I sat on the old, squeaky chair breathing in and out, as deeply as I could.
I could sense my boss’s apprehension, probably trying to guess what I was about to tell her.
When I did, her face fell flat.
And almost immediately, she said, “Okay, maybe you can think about it a bit more. Don’t decide so fast.”
“Enter through the narrow gate. For wide is the gate and broad is the road that leads to destruction, and many enter through it.
But small is the gate and narrow is the road that leads to life, and only a few find it.
I didn’t want to mislead her, so I repeated myself – I am very sure I am going to quit. It’s just a matter of how God will work things out.
She was clearly very disappointed, and it didn’t surprise me. I would have been taken aback if I were in her shoes too.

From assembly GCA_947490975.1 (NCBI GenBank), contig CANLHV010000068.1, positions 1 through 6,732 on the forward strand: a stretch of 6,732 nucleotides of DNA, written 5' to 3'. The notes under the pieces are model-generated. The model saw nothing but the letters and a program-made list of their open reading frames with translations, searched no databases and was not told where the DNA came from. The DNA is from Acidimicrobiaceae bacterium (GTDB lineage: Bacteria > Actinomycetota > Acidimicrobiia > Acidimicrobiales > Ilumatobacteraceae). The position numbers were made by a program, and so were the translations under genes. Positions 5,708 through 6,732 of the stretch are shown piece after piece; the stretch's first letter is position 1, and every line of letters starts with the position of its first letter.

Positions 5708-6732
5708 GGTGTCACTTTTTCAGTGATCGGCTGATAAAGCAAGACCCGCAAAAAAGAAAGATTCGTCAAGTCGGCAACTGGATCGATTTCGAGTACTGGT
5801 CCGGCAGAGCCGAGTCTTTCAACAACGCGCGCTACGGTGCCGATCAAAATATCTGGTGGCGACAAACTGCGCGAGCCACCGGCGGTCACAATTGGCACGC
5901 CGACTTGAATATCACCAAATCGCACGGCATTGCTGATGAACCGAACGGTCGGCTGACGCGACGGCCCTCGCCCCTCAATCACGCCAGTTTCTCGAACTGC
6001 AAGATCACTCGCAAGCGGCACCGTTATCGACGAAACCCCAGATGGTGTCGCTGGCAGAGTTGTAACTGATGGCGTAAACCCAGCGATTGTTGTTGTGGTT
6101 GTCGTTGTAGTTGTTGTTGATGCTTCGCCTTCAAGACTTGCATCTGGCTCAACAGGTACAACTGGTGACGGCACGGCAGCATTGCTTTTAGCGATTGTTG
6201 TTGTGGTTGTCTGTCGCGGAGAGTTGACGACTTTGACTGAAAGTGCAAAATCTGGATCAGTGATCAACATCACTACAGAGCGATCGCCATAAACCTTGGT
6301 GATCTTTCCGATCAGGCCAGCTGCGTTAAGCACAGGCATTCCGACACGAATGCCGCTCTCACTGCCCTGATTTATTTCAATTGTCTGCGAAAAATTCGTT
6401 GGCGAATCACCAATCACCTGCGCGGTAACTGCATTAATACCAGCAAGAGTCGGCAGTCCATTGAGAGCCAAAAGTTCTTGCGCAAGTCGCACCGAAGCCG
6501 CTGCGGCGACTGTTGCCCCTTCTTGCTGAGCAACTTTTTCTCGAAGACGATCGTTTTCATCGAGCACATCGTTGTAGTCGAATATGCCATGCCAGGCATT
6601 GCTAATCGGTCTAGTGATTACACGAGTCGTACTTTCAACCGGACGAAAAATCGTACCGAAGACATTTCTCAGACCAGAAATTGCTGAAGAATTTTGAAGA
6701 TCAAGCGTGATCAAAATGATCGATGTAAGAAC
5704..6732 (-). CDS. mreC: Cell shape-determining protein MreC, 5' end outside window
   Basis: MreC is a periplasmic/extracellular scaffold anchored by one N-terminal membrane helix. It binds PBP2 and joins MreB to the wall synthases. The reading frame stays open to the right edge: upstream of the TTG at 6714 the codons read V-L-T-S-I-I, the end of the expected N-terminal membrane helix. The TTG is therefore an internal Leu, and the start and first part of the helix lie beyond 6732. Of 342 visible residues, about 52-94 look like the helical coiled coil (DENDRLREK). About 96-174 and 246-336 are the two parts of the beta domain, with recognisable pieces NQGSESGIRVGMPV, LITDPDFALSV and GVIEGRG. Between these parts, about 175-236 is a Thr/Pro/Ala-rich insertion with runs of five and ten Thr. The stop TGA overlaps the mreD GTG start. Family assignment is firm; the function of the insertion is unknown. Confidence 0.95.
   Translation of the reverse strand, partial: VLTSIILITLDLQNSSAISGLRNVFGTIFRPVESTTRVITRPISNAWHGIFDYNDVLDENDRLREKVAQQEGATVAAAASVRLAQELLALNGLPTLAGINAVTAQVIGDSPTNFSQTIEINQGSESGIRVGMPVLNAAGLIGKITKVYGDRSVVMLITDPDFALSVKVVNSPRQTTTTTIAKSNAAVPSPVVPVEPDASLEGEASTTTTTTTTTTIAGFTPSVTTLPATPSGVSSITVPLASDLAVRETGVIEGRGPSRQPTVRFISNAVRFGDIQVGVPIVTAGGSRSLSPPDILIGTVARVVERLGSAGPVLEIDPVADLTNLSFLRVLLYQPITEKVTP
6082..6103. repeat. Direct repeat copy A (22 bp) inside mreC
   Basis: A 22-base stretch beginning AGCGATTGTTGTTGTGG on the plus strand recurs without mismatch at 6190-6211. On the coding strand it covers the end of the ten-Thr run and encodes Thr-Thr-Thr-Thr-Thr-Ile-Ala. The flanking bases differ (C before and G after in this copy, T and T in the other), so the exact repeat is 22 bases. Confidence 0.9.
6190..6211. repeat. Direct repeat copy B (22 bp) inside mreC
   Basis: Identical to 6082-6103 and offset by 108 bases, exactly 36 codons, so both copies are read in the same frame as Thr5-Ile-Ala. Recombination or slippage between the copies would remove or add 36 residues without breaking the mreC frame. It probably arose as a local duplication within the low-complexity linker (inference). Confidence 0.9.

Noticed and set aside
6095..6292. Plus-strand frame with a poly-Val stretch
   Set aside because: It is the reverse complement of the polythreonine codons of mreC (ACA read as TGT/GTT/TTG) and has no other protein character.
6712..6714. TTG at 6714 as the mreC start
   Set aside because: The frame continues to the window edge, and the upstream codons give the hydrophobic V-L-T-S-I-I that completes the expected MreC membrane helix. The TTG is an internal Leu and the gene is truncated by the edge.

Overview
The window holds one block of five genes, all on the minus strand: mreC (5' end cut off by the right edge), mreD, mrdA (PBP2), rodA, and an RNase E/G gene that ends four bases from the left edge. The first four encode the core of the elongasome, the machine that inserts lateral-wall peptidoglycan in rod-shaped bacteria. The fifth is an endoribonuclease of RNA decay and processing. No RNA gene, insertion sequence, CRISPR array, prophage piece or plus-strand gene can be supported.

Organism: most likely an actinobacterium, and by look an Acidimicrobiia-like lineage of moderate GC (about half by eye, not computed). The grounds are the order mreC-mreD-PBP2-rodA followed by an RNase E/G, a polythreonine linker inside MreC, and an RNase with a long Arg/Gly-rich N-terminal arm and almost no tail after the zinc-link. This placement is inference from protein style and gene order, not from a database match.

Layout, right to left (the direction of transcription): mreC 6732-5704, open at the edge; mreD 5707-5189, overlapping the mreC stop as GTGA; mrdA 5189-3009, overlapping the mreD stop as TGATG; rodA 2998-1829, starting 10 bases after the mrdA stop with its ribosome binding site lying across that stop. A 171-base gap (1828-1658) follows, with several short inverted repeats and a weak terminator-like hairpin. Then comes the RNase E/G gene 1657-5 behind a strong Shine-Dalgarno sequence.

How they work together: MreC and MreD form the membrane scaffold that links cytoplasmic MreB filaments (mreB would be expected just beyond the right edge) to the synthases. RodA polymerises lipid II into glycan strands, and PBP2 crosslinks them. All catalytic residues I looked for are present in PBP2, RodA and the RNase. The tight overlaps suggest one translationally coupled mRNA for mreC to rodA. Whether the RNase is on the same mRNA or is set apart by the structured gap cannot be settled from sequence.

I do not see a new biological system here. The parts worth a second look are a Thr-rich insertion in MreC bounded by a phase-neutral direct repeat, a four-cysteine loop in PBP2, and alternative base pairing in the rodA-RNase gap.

In that few minutes, the small room that we were in felt even smaller, with neither of us talking. We had to take time to process what was happening, and sometimes, silence feels safer.
She ended it with an assurance that felt more for herself, saying, “God is still in control, no problem.” I gave a weak smile, and we ended it right there. We did not even end with prayer like we usually would, and I attributed it to the shock of the news. Who could blame her? I was rocking the boat – intentionally.
Weeks passed, and there was an awkwardness to our interactions. I had to give her the time and space to digest the news, so although it was extremely difficult, I tried my best to focus on my work, and just doing the next thing and the next thing…and the next thing.
The sweetness of that lonely period at work was whenever I felt alone and weak in my spirit, God would surely send kind people my way (including volunteers in our Centre) to encourage my heart. It meant so much to me, and that truly was the daily grace which I desperately needed to get through that time.